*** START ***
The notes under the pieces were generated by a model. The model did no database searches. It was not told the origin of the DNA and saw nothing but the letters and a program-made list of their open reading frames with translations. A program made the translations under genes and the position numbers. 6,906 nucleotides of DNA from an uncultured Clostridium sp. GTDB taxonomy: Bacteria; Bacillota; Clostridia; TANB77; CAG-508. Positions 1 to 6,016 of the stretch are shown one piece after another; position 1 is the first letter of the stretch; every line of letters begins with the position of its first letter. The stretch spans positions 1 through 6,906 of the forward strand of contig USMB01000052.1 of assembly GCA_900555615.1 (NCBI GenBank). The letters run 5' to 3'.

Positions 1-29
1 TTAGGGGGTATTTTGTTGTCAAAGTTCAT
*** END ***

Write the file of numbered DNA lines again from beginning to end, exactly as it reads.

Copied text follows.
The notes under the pieces were generated by a model. The model did no database searches. It was not told the origin of the DNA and saw nothing but the letters and a program-made list of their open reading frames with translations. A program made the translations under genes and the position numbers. 6,906 nucleotides of DNA from an uncultured Clostridium sp. GTDB taxonomy: Bacteria; Bacillota; Clostridia; TANB77; CAG-508. Positions 1 to 6,016 of the stretch are shown one piece after another; position 1 is the first letter of the stretch; every line of letters begins with the position of its first letter. The stretch spans positions 1 through 6,906 of the forward strand of contig USMB01000052.1 of assembly GCA_900555615.1 (NCBI GenBank). The letters run 5' to 3'.

Positions 1-29
1 TTAGGGGGTATTTTGTTGTCAAAGTTCAT